Wednesday, January 18, 2017

Welcome to the New Blog Series: Communicating Reading Progress to Parents

I was talking with my sister-in-law, who has a boy in the second grade, and she asked what she could do to help her son in the area of fluency. Apparently on the report card, that's the comment she received, "Work on Fluency." I got to thinking, well.. I mean... there's a lot of things to do. Then my mind started in critical problem solving mode...
Why did the teacher not elaborate?
Did she just put a random, generic report card comment? <--You know you've done it!
Is he struggling with decoding?
Is he struggling with rate?
Is he struggling with meaning, visual, or structure features of words?
Does he know his sight words?
Without really sitting down and read through some stories with him, how can I help her the most?

Then she text me back, "What exactly is fluency?"
Then it hit me. Teacher lingo is at play.

Sometimes as teachers, we get so bogged down with the acronyms, the test names, the strategies, and the lingo that we forget most of our parents are not equipped with the same knowledge we have about the jargon we use.

Don't get me wrong, there is always that parent that knows everything and how to help their kid the best.. but normally... if we get a call back from Johnny's mom we are floored! So take each parent on a case to case basis. 😉

For the next few weeks, I'm going to write a series of blog posts that will help teachers communicate what the kids need in reading to the parents. I want to offer some tips and tricks to give parents so they are not lost and will help them feel more empowered. As teachers, we have to remember that if they can get the support they need at home and school, their level of success will soar. We shouldn't be a one man team!

Parent Notes for Reading Help
So, for tonight, I want to start with just communicating the reading level your child is on to the parent. One thing that I do after our kids move up a reading level is to give kids a slip to take to their parents. I have several versions that I might send home (depends on the kiddo)! Some just explain some broad tips to work on at home based on their level, others might say they need more help in one of the reading strategies we are working on in class. Take a look at the pack by clicking here!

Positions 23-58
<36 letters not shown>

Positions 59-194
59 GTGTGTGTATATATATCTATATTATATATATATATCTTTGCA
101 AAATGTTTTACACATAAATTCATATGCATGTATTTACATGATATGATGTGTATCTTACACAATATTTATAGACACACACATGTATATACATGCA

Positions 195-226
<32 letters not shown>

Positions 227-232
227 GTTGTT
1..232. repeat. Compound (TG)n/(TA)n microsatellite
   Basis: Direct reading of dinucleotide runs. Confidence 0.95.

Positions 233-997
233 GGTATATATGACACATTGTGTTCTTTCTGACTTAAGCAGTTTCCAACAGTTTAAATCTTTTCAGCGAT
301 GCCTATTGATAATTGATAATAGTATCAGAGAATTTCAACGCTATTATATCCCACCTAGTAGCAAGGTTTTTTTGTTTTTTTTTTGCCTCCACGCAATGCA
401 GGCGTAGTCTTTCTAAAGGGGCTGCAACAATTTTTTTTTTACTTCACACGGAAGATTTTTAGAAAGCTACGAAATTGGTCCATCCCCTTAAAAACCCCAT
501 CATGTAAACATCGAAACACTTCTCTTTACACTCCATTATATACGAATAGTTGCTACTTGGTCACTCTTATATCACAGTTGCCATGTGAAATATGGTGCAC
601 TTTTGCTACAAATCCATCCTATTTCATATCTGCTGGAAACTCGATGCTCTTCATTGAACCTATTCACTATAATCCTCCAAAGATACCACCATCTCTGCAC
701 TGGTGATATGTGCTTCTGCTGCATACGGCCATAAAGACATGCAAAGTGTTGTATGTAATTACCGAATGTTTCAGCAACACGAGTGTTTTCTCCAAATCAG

Along with these notes to the parents, I make it a big deal with the kids! We go through the whole process of talking about levels, creating goals for reaching levels, showing them what books are on their level and the next that they might enjoy most. After all, what I'm wanting is for the kids to go home and talk their HEADS off about reading levels and comprehension strategies until their parents go, "Okay, what is my kid talking about!?!"

Once I get the kids to bite, I know I will have the parents too! At Open House and Meet the Teacher Night, I do a similar spill. I show some data too! I explain to them that all I want them to do with their kids at home is to READ AND WRITE with them.

Read every night.
No. Matter. What.

Yes, there is always, always, always that parent that stands up and says, "Suzy is in competitive dance, cheer, softball, piano lessons, and Girl Scouts. We just do not have time for reading every single night on top of the other classes homework."

Count to ten, then ask, "Do you all talk or sing on the way to these extra-curricular events?"

Mom looks at you like you are crazy, "Well, yeah..."

Look back a bit more-so and say, "Well, instead of singing the new Adele song, just have her crack open her book and read out loud to you. You will know if she is struggling. Read the billboards as you go by them. Read the signs on churches or stores. Write the cheers out and then read them back. Read the Girl Scout handbook. Write out a to do list for the week. In the morning have your kid read the cereal box. It doesn't matter what they are reading and writing, as long as they are practicing and you are helping them."

Then Super Mom usually will back off for now.

Being open and communicating is the first step. Break it down to something the parents can do without them feeling like they have to do way too much EXTRA. You know how we all feel about doing EXTRA. 😛

I hope this helps start you off on the right direction with your parents in communicating the needs of the kids. Check back next week for some more tips and tricks, and hopefully a freebie!

Comment below on ways you help communicate with your parents!

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